As Russia hits a village funeral with an Iskander hypersonic missile, its hacktivist auxiliaries protest "Russophobia" and President Putin blames NATO for his war against Ukraine.
Ukraine at D+589: Trends in the cyber phase of a hybrid war.
The Russian strike against the farming village of Hroza (sometimes transliterated "Groza") near Kupiansk killed fifty-one and wounded seven more, the Telegraph reports. The village is about twenty miles from the front, and the strike is believed to have been carried out with a hypersonic Iskander missile. The dead and wounded had gathered for a memorial repast in the village (population about three hundred fifty). The wake was for a resident who had died; it had nothing to do with the war. The cafe in which they met appears to have been deliberately targeted.
There's no evidence of any military targets in Hroza, and certainly nothing that would have justified the expenditure of an Iskander. Ukrainian officials denounced the strike as a simple act of terrorism. Even so the targeting is strange. Why would a small village have attracted that kind of attention when there are plenty of other civilian targets within range of Russian systems? The strike attracted widespread condemnation abroad.
The UK's Ministry of Defence (MoD) this morning reports extensive Russian preparation of fallback positions in front of the Ukrainian advance towar the Sea of Azov. "On 03 October 2023, Ukrainian Melitopol Mayor, Ivan Federov, said that Russian forces were building additional fortifications on the contested Orikhiv axis. In Novopokrovka, complex underground two-storey bunkers are being built with tunnels and trenches. In Tokmak, additional defensive fortifications were being built and trenches filled with concrete. Russian officers have also started to evacuate their families from Tokmak. Fortifications were observed on the southern approach from Robotyne, the axis of Ukrainian forces."
The MoD sees the preparations as evidence of concern about Ukrainian drone and artillery strikes against field headquarters. "The bunkers will add additional protection for Russian soldiers and command and control elements from heavy Ukrainian artillery and Uncrewed Aerial Vehicle attacks. The concrete likely reinforces the trench systems in advance of the potentially wet and muddy conditions in the coming weeks. These fortifications and evacuations likely reflect Russia's concern of a further Ukrainian breakthrough."
Russian naval units in the Black Sea will make Novorossiysk, a Russian port, their principal base after the evacuation of occupied Sevastopol. The Georgian port of Ochamchire, in the illegally separated province of Abkhazia, is too small to serve as the main base of the Black Sea Fleet, and is likely to be used only as a secondary facility.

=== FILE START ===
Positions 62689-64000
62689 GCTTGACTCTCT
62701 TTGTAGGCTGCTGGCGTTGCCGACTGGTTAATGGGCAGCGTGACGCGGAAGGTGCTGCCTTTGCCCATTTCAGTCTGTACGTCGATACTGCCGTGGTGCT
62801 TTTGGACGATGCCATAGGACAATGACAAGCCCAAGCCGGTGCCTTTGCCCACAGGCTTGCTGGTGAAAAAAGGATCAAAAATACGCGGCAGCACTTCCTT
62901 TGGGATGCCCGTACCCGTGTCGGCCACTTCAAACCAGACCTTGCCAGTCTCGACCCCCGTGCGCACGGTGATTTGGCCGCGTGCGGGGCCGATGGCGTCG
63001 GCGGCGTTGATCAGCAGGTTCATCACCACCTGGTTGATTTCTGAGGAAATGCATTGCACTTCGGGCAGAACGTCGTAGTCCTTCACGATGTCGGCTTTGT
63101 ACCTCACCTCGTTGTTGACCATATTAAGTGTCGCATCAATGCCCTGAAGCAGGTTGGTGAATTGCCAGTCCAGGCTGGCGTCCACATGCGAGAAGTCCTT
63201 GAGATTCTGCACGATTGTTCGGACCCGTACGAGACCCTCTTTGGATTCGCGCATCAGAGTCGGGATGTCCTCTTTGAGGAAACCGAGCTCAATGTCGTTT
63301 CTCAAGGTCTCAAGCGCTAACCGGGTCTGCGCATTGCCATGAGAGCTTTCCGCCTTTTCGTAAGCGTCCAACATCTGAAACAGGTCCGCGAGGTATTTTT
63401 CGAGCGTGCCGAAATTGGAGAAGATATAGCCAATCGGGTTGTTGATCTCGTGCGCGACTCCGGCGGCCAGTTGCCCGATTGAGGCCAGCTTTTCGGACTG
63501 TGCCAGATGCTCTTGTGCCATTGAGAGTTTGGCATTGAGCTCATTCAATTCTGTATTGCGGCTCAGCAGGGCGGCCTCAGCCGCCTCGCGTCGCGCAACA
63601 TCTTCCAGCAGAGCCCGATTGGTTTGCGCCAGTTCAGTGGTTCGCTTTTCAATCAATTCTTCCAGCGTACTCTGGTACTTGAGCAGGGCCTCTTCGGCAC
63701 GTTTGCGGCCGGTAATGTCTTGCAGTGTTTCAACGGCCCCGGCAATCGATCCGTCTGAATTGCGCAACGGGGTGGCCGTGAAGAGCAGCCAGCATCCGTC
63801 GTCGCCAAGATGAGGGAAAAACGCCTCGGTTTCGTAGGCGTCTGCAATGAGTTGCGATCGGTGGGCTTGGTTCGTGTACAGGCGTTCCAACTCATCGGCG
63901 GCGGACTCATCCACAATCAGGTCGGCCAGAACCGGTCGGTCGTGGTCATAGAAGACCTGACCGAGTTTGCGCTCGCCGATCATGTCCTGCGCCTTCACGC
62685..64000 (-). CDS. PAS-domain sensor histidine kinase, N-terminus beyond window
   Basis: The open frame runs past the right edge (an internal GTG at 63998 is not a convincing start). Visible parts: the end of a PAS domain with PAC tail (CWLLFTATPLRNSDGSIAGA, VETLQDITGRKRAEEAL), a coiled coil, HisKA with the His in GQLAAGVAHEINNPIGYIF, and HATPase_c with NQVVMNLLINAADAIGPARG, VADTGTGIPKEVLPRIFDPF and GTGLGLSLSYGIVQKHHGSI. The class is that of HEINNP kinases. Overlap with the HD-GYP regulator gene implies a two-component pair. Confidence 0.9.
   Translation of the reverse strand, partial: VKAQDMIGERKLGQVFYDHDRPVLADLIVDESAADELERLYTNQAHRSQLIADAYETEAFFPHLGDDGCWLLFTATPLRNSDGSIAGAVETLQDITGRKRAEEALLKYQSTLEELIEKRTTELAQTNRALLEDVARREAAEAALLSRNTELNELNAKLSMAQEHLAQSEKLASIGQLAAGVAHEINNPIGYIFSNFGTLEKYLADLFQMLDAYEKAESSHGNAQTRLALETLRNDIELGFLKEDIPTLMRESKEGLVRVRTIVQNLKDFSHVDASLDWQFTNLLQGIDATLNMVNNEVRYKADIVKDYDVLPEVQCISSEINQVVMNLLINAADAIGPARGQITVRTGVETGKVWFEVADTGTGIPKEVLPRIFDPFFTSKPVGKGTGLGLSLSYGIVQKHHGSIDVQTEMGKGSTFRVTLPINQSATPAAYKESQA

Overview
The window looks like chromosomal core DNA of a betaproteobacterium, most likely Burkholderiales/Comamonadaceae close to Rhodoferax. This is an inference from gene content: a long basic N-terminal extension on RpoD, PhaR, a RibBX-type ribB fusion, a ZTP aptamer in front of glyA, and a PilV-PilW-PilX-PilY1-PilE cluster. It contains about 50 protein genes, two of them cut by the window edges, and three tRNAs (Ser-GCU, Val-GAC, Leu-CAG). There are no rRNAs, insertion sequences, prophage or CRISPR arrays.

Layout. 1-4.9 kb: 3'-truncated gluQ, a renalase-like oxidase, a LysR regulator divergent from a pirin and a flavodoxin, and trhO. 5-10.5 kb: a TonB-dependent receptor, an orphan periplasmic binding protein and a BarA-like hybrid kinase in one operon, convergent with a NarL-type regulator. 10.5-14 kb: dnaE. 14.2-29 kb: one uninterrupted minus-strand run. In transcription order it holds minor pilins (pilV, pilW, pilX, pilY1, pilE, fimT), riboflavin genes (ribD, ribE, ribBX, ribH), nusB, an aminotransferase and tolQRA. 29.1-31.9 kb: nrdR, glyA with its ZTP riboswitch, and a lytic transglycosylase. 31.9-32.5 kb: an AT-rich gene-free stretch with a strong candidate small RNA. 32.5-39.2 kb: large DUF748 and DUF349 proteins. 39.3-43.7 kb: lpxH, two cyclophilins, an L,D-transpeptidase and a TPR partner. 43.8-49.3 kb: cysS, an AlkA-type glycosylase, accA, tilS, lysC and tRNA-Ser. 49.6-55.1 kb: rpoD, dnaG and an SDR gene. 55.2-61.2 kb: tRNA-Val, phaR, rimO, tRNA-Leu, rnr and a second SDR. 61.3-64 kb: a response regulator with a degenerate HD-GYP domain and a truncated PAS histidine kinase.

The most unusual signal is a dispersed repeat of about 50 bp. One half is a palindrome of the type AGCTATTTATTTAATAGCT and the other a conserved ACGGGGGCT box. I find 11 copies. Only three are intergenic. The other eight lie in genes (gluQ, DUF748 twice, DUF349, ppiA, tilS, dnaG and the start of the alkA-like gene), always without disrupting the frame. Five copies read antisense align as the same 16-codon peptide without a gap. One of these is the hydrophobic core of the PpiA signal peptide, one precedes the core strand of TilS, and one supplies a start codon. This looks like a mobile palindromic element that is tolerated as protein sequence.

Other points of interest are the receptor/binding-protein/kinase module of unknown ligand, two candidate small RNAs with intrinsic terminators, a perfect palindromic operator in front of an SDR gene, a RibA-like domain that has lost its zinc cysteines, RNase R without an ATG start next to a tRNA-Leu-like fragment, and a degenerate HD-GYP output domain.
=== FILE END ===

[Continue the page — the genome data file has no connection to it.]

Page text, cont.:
President Putin at the Valdai Discussion Club.
Yesterday, in an appearance at the Valdai Discussion Club, President Putin reinforced some familiar points of Russian disinformation. The Institute for the Study of War (ISW) reports that he argued that the war in Ukraine was not a "territorial conflict" but rather represented an effort to establish the basis for a new, multipolar world order that would replace the United Nations and existing international law. The West, he said, started the war in 2014, and NATO expansion eastward represented a threat to Russia.
He also addressed Russian nuclear capabilities and doctrine, claiming successful tests of a nuclear-powered cruise missile (foreign experts are skeptical) and saying, as quoted by the AP, “There is no situation in which anything would threaten Russian statehood and the existence of the Russian state. I think that no person of sober mind and clear memory could have an idea to use nuclear weapons against Russia.”
President Putin also offered an implausible explanation of the explosion that took down Wagner Group boss Yevgenyi Prigozhin's plane. It was due, he said, to incautious handling of hand grenades by the passengers, who were drunk and using cocaine during the flight. The bodies, he said, hadn't been subjected to toxicological tests, but the FSB found cocaine in a raid on Mr. Prigozhin's home. The investigation into the crash, President Putin said, ruled out external causes of the crash. So it wasn't a Russian air defense missile and it wasn't a NATO bomb. It was, President Putin says, coked-up drunks playing with grenades. The ISW finds this story "bizarre."
Cyber aid to Ukraine from Estonia.